Nutrient Management

The nutrient management program is focused on optimizing agricultural productivity while protecting the environment. The Department of Crop and Soil Sciences has a long history of soil fertility, nutrient management work, and protection of North Carolina’s soil and water resources.

Currently, our nutrient management program involves:

  • Development of efficient and environmentally sound fertilization programs for wine grapes (John Havlin), field crops (Carl Crozier and Deanna Osmond), and biofuels (Carl Crozier and Jot Smyth).
  • Determination of nitrogen availability coefficients from organic sources (David Crouse, Carl Crozier, and Jot Smyth).
  • Understanding of the chemistry and management of organic cropping systems (Carl Crozier).
  • Development and maintenance of nutrient decision support systems that both function at the watershed-scale and are applicable to field-scale soil fertility issues (David Crouse and Deanna Osmond).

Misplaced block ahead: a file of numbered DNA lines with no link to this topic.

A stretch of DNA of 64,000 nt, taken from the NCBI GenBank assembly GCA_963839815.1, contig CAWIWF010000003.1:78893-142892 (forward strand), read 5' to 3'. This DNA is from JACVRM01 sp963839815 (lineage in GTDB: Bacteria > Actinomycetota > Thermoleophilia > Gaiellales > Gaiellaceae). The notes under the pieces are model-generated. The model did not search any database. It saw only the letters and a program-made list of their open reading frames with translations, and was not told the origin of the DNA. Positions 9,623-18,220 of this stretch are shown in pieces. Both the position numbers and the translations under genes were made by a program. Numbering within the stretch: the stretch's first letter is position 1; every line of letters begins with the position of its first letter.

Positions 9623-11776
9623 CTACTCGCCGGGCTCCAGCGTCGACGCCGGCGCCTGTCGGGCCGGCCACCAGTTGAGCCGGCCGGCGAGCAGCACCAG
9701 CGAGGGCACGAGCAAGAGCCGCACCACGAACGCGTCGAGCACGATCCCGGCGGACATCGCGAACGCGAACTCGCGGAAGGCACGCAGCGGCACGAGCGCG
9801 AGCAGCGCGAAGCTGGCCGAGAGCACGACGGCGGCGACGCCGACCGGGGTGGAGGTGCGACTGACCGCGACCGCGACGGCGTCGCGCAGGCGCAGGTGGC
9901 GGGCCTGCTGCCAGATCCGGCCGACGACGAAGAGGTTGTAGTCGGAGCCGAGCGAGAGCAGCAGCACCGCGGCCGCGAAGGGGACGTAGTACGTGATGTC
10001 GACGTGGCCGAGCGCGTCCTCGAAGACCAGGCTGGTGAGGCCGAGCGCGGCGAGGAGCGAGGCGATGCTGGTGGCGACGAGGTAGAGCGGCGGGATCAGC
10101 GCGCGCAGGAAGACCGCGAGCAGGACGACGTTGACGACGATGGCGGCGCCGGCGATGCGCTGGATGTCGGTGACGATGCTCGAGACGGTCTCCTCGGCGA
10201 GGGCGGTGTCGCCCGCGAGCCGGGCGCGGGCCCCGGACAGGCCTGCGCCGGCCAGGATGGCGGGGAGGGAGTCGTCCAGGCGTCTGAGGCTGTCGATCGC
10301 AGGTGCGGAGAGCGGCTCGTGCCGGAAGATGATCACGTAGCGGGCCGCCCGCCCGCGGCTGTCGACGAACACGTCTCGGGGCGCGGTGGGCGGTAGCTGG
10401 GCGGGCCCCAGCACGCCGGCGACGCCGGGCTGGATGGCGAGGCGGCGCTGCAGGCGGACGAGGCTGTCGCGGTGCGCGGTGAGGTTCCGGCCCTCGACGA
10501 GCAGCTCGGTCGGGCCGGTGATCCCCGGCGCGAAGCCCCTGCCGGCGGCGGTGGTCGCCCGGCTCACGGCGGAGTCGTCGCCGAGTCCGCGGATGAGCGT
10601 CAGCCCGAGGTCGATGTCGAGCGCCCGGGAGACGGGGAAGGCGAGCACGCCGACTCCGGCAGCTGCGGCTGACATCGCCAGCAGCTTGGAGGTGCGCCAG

• Site-specific soil fertility and productivity management, with an emphasis on remote sensing and related geospatial technologies (Carl Crozier, David Crouse, and, Jeff White). More detailed information about these programs can be found in the Geographic Information Sciences Program.
  • Tillage effects on nutrients, water storage, and physical properties (Josh Heitman, and Alan Franzluebbers ).
  • Soil acidity management (Jot Smyth).
  • Training certified nutrient management planners (David Crouse and Deanna Osmond)
  • Testing of soil biological activity to predict nitrogen mineralization (Alan Franzluebbers)

In addition to the programs listed above, our nutrient management team are core members of the NC Interagency Nutrient Management Committee, responsible for the implementation of Nutrient Management Planning in North Carolina.

Crop and Soil Sciences Research